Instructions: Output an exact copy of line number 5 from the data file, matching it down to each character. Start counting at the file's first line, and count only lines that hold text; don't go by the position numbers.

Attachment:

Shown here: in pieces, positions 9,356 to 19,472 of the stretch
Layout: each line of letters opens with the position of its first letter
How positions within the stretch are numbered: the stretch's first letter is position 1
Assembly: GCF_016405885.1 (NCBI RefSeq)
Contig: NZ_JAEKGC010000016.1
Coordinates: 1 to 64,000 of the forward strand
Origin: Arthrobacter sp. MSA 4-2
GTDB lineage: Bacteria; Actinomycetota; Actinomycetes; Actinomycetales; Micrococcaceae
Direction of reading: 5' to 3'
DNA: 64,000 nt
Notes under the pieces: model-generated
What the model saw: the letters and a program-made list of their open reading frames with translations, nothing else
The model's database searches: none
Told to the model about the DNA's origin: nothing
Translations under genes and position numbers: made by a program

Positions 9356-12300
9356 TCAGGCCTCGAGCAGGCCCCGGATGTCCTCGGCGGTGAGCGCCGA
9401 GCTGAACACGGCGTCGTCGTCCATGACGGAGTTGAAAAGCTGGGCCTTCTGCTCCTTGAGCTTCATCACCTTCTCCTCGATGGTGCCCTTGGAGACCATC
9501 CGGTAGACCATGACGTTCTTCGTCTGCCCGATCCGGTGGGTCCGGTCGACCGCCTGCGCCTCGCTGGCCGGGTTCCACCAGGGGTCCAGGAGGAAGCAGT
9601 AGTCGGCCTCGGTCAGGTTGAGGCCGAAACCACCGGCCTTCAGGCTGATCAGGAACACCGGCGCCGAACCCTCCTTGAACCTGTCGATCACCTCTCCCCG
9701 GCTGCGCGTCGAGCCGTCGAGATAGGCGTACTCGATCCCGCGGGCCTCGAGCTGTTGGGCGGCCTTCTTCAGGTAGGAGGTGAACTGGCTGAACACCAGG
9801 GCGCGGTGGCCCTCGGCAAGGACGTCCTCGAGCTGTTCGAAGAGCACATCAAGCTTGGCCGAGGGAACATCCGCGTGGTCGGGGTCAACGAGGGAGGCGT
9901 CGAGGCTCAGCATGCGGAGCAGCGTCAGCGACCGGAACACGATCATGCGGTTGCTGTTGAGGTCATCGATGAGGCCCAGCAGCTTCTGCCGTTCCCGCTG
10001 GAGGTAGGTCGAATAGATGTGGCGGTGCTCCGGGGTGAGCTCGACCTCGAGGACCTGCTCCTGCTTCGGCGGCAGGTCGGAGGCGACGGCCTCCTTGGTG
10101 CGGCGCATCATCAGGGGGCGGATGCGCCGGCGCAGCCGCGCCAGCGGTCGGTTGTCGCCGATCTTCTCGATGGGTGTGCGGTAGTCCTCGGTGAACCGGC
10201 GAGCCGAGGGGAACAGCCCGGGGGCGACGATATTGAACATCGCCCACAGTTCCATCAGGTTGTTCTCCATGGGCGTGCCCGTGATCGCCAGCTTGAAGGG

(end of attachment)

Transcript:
Contig: NZ_JAEKGC010000016.1